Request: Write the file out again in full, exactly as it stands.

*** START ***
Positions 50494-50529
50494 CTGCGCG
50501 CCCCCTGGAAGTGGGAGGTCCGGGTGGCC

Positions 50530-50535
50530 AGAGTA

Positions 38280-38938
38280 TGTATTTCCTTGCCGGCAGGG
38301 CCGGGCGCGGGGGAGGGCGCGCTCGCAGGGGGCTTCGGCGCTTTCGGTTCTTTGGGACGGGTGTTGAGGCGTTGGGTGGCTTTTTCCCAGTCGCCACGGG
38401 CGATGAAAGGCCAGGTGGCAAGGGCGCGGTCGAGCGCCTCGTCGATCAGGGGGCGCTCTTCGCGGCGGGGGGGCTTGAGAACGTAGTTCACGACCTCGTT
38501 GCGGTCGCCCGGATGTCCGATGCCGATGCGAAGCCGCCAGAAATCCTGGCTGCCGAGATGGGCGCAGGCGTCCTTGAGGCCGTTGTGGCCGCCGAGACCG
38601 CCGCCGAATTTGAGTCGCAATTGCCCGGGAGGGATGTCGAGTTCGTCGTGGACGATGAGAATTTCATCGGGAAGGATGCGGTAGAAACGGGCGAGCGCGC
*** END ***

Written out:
Positions 50494-50529
50494 CTGCGCG
50501 CCCCCTGGAAGTGGGAGGTCCGGGTGGCC

Positions 50530-50535
50530 AGAGTA

Positions 38280-38938
38280 TGTATTTCCTTGCCGGCAGGG
38301 CCGGGCGCGGGGGAGGGCGCGCTCGCAGGGGGCTTCGGCGCTTTCGGTTCTTTGGGACGGGTGTTGAGGCGTTGGGTGGCTTTTTCCCAGTCGCCACGGG
38401 CGATGAAAGGCCAGGTGGCAAGGGCGCGGTCGAGCGCCTCGTCGATCAGGGGGCGCTCTTCGCGGCGGGGGGGCTTGAGAACGTAGTTCACGACCTCGTT
38501 GCGGTCGCCCGGATGTCCGATGCCGATGCGAAGCCGCCAGAAATCCTGGCTGCCGAGATGGGCGCAGGCGTCCTTGAGGCCGTTGTGGCCGCCGAGACCG
38601 CCGCCGAATTTGAGTCGCAATTGCCCGGGAGGGATGTCGAGTTCGTCGTGGACGATGAGAATTTCATCGGGAAGGATGCGGTAGAAACGGGCGAGCGCGC